Saturday 25 November 2017

Chapter and verse on how to set up a business

Start it Up: Why Running Your Own Business is Easier Than You Think

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Developers try to make sure that their respective sites are ultimately publishing stories that will make a certain cut and make viewers want for more
Thomas Molloy

Thomas Molloy

THIS is the seventh book by serial entrepreneur Luke Johnson. Johnson will be known to some readers on this side of the Irish Sea as the chairman of Channel 4 as well as the part-owner of Pizza Express and other restaurant chains.

'Start it Up' is a really refreshing guide by somebody who has made a fair amount of money following his own advice. 'A How-to Book by Someone Who Has', as it says on the bright yellow cover.

This reviewer took many fresh ideas on this old theme from the book but perhaps the most interesting nugget was Johnson's insistence that would-be business people should think about buying companies rather than setting them up.

Advice

In early 21st Century Ireland, this seems like excellent advice. Once Nama and the liquidators begin selling assets at their real value, we should see literally thousands of sound companies come up for sale.

As Johnson writes, the world is in love with the romance of start-ups but all things being equal it can often be better to buy a company.

"If you buy a going concern you will usually inherit existing customers, staff, contracts, premises, suppliers, products, brands and goodwill."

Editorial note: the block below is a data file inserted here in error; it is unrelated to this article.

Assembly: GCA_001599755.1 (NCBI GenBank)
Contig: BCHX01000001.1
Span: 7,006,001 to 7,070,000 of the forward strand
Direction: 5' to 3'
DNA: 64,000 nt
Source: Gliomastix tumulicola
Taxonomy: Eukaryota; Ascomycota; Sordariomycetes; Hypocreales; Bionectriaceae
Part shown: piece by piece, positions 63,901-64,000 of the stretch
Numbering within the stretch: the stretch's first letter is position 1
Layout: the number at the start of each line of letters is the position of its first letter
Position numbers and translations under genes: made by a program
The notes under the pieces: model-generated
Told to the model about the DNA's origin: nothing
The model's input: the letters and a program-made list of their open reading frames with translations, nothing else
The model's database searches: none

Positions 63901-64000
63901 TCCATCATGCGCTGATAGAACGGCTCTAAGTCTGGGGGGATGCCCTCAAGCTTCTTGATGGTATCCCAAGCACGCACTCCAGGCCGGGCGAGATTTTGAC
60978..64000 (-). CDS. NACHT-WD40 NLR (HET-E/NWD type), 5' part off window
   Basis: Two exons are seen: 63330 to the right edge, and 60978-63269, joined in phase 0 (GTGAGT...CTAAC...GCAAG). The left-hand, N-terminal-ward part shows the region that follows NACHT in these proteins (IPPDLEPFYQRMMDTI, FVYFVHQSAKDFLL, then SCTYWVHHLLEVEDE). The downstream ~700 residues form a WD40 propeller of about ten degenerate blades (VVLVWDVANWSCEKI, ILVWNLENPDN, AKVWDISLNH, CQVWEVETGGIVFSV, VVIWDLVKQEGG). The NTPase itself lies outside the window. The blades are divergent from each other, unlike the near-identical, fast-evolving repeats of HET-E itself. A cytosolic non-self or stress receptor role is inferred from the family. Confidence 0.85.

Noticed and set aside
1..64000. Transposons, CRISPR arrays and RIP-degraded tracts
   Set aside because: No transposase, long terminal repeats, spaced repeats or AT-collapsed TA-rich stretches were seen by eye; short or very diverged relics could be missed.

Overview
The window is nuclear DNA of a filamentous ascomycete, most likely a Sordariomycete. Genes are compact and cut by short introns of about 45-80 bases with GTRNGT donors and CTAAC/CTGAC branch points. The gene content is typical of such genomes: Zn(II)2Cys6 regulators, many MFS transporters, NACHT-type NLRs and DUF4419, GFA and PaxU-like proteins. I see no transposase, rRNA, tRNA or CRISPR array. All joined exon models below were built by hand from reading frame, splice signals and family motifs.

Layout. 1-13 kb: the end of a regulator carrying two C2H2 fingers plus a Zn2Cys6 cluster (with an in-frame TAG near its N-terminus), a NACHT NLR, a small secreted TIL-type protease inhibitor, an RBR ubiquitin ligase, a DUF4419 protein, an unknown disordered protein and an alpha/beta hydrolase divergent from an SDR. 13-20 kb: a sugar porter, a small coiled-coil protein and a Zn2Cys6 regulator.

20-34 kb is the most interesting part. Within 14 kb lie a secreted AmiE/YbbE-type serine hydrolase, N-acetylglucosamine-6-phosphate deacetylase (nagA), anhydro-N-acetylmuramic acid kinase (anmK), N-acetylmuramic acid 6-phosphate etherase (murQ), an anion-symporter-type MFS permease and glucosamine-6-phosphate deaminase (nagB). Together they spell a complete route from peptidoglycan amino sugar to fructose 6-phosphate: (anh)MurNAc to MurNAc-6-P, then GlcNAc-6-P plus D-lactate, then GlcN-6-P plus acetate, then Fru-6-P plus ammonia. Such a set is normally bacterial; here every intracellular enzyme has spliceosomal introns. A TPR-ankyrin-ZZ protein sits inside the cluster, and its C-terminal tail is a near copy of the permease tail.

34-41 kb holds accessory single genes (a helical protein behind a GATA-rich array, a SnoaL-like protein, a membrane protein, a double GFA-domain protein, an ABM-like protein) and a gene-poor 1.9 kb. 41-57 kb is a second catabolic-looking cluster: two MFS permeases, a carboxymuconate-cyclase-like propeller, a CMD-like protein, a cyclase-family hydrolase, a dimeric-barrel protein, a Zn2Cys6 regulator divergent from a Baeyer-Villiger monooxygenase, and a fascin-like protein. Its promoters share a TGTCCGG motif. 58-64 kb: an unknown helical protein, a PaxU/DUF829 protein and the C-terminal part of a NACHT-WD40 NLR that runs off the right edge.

Johnson is equally good on practical issues such as the importance of choosing a partner, why franchises never work and even what Johnson calls "the sense of dread that ails opinion makers" -- a chapter where he argues that the media is unnecessarily gloomy because the entire newspaper sector is under threat from the internet.

None of this is particularly new but it is pleasing to find all this breezy advice in one book and presented clearly by a man who has owned literally dozens of companies in sectors as diverse as software and pizzas.

Johnson is also very good on why it makes sense to start a business in a recession and in middle age as well as old age.

This would be an excellent book to give somebody who is on the cusp of setting up a business, somebody who has a good idea but no experience or somebody who has lost their job and will soon have to set up a business. Highly recommended.

Start it Up is available to purchase on www.independentbooks.ie with free P&P or by calling 01 405 9100

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